But if you have the scratch, please make sure everyone sees one of Mika Miko’s last shows ever on the black stage at 2:55. I might try to get down there later just to hear it from the other side of the fence.
Mika Miko’s exceptional presence on this year’s bill seems as good a place as any to remember that, as Melissa at GRCA astutely pointed out in her recent post, this year boasts a very dudecentric line-up. So I’ll review Jacqueline Warwick’s book Girl Groups, Girl Culture: Popular Music and Identity in the 1960s book in the hopes that at least one historically significant girl group or all-female band will reunite for next year’s FFFF like Death did this year. And like the Shangri-Las did at CBGB’s in 1977.
As much as I hate comparing women’s work so as to pit them in opposition, Warwick’s book is a tremendous example of how effective it can be to narrow the scope of the cultural moment being covered, something I wish Charlotte Greig would have considered when penning her book on girl groups. While Greig truncates the history of the girl group era in order to broaden the definition of what a girl group is, Warwick focuses primarily on this brief but important moment in history (roughly between 1958 and 1965), considering its ongoing influence as an epilogue.
By taking this approach, Warwick considers the girl group era and its participants from several different, often surprising, areas of inquiry. As a result, she proves the cultural signficance of a popular form dismissed by many as superficial, polished, and phony who instead tend to favor rock music’s supposed transcendent raw authenticity, and argues strongly that this binary construction is inherently gendered. Duh, and amen.
Warwick posits that one of the most important things about the girl group era was its insistence on putting girls and young women in the spotlight, introducing a complex, celebratoryn and at times contradictory performance of what the author calls “girlness”. Often, these ladies were working class, and of African American or mixed racial and ethnic heritage. They had few options for financial mobility and minimal career prospects being marriage, motherhood, clerical jobs, and day labor. Forming vocal groups together and cutting records gave them access to other opportuntities toward professional advancement and personal growth, expanding the idea of girlhood as an identity across race and class lines.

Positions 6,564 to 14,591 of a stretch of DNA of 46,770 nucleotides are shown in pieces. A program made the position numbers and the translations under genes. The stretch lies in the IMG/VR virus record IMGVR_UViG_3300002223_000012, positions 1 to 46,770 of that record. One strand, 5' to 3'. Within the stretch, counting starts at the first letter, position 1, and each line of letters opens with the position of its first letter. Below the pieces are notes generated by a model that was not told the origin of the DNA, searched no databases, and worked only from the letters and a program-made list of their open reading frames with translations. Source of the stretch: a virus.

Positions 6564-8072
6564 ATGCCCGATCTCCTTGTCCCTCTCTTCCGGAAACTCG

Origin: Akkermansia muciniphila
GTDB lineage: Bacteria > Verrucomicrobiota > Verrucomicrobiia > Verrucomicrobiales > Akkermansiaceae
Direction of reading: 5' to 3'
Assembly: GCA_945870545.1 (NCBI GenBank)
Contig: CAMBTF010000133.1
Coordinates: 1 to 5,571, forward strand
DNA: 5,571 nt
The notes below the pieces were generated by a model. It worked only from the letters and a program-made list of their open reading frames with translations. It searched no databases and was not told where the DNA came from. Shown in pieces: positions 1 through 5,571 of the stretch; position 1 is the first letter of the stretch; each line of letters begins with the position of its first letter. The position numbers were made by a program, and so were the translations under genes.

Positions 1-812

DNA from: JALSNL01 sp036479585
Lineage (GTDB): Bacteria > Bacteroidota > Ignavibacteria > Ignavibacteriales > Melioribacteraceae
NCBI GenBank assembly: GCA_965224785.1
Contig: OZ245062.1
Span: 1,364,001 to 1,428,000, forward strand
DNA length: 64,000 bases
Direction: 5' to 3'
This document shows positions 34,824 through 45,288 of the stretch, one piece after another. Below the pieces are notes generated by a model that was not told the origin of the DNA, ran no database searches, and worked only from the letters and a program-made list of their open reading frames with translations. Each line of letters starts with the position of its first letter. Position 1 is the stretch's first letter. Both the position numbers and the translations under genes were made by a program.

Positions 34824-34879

Sometimes these groupings resulted in the cultivation of considerable, devoted fan bases that, in The Supremes and The Ronnettes’ cases, were comparable to Beatlemania. Some of those fans were even other male-only rock bands, like The Beach Boys, The Beatles, and later, The Ramones. Take that, pop-rock, girl-boy binaries!
In other words, I’m telling you to read this book.
One thing I appreciate about Warwick’s book from the outset is the celebration of the female voice. As I’ve long believed and argued extensively in this blog, we cannot give short-shrift to singers. While they can assuredly be tokenized and objectified, but they can also be empowered, embodied, and forge their own agency. Heartenly, she finds much going on with the voice, a distinct instrument no matter how it may have been manipulated or homogenized by label owners like Motown’s Barry Gordy and producers like Phil Spector and his overwhelming wall of sound. She hears the genteel precision of Diana Ross’s soprano, the urgent purr of Ronnie Spector’s husky alto, the untrained wavering of Shirelle Shirley Owens’s pitch, the gutteral inflections on Supreme Florence Ballard’s tone, the put-on nasal affectations of Broadway-trained groups like The Angels, the racial dimensions of Dusty Springfield’s blue-eyed soul, and the teenaged monotone of Shangri-La Mary Weiss.